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Seafood Adventures Across the Globe

Seafood Adventures Across the Globe

Whether it’s a dozen Fanny Bay oysters or a 3-pound lobster, seafood lovers are particular about their own particular favorites — and think nothing of going great distances to enjoy them. But for those extra-avid eaters, here’s a roundup of singular experiences that go beyond merely a fine meal, and create a whole adventure around the eventual mouthwatering prize.

Click here to see the Seafood Adventures Across the Globe Slideshow.

— Lena Katz, JustLuxe

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The cicadas are back, and with them a warning from the Food and Drug Administration: Don't eat these critters if you have a seafood allergy.

"Yep! We have to say it! Don't eat #cicadas if you're allergic to seafood as these insects share a family relation to shrimp and lobsters," the agency tweeted Wednesday.

Since the cicadas have emerged, recipes have popped up across the internet, as some describe the critters as a rare gourmet treat.

Fish and shellfish are two of the eight major food allergens that must be labeled on food packaging, according to the FDA, along with milk, eggs, tree nuts, peanuts, wheat and soybean. Together, these allergens account for 90 percent of food allergies in the U.S.

Allergies related to eating insects, however, need more study, according to a recent report by the Food Agricultural Organization of the United Nations. The report, which focused on the safety of eating insects, noted that "individuals already allergic to crustaceans are particularly vulnerable to developing allergic reactions to edible insects, due to allergen cross-reactivity."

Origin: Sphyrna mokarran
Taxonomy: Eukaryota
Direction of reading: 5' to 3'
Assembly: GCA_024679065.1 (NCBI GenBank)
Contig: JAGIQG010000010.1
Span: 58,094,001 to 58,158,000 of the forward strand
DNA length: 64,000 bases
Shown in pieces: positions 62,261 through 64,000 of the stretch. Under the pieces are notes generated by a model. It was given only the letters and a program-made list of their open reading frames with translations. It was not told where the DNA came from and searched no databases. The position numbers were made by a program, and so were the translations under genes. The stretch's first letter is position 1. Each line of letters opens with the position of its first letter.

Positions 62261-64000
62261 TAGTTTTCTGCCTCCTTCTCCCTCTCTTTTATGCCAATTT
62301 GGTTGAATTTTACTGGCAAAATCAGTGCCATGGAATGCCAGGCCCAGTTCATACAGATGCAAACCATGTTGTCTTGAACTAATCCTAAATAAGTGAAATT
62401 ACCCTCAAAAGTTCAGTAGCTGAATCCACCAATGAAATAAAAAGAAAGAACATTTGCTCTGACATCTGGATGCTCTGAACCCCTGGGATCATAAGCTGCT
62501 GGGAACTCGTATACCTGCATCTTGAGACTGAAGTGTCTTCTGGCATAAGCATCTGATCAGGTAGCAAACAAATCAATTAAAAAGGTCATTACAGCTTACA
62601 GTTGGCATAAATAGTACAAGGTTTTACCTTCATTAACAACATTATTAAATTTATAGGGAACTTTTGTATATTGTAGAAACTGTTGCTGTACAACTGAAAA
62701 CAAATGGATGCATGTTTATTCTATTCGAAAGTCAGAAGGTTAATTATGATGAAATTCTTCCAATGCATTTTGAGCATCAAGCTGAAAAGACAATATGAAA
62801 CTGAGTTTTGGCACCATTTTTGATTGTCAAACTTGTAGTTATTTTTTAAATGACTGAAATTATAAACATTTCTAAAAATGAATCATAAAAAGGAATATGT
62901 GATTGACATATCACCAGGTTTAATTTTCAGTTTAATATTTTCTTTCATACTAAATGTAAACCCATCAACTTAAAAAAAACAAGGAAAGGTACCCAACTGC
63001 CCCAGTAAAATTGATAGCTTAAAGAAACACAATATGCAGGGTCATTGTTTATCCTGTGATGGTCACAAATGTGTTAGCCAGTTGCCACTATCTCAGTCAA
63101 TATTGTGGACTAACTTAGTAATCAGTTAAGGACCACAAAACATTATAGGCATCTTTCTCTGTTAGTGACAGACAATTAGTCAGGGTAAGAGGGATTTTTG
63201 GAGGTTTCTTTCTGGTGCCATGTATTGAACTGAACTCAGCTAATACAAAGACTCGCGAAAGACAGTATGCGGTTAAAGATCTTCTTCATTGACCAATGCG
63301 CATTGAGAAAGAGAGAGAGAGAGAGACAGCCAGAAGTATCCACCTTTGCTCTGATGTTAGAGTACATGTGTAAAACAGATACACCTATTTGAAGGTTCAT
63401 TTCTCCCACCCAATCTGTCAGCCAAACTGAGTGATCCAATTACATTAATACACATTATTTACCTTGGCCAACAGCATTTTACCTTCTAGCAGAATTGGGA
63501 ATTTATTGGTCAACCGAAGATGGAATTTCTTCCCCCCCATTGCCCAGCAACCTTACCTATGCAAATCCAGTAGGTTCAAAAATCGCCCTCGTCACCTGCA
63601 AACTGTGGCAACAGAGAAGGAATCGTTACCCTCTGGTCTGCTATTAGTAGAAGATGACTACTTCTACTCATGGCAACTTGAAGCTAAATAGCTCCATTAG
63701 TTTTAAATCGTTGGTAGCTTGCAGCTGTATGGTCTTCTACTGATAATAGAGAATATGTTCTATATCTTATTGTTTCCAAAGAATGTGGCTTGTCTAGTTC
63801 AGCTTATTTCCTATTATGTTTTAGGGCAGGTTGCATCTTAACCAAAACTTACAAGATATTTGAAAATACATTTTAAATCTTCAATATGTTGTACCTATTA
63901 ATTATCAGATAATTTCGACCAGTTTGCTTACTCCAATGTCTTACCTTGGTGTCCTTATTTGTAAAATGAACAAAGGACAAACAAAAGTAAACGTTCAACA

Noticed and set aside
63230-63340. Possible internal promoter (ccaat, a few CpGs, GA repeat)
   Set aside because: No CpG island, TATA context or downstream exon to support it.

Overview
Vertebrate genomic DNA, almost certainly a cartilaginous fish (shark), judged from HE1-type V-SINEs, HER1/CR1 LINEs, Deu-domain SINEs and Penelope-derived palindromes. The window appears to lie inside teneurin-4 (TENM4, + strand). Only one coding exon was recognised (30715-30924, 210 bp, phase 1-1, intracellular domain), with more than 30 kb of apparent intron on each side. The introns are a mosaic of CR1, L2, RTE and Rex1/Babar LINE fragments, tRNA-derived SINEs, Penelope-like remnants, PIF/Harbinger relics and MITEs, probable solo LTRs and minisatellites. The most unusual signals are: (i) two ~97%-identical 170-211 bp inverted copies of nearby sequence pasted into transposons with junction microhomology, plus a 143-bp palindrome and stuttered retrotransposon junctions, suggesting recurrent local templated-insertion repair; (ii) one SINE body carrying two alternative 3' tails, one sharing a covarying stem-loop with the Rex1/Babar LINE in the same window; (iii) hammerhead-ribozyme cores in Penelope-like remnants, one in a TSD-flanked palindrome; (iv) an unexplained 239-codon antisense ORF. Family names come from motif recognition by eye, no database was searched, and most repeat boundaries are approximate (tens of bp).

The cicadas are back, and with them a warning from the Food and Drug Administration: Don't eat these critters if you have a seafood allergy.

"Yep! We have to say it! Don't eat #cicadas if you're allergic to seafood as these insects share a family relation to shrimp and lobsters," the agency tweeted Wednesday.

Since the cicadas have emerged, recipes have popped up across the internet, as some describe the critters as a rare gourmet treat.

Fish and shellfish are two of the eight major food allergens that must be labeled on food packaging, according to the FDA, along with milk, eggs, tree nuts, peanuts, wheat and soybean. Together, these allergens account for 90 percent of food allergies in the U.S.

Allergies related to eating insects, however, need more study, according to a recent report by the Food Agricultural Organization of the United Nations. The report, which focused on the safety of eating insects, noted that "individuals already allergic to crustaceans are particularly vulnerable to developing allergic reactions to edible insects, due to allergen cross-reactivity."


The cicadas are back, and with them a warning from the Food and Drug Administration: Don't eat these critters if you have a seafood allergy.

"Yep! We have to say it! Don't eat #cicadas if you're allergic to seafood as these insects share a family relation to shrimp and lobsters," the agency tweeted Wednesday.

Since the cicadas have emerged, recipes have popped up across the internet, as some describe the critters as a rare gourmet treat.

Fish and shellfish are two of the eight major food allergens that must be labeled on food packaging, according to the FDA, along with milk, eggs, tree nuts, peanuts, wheat and soybean. Together, these allergens account for 90 percent of food allergies in the U.S.

Allergies related to eating insects, however, need more study, according to a recent report by the Food Agricultural Organization of the United Nations. The report, which focused on the safety of eating insects, noted that "individuals already allergic to crustaceans are particularly vulnerable to developing allergic reactions to edible insects, due to allergen cross-reactivity."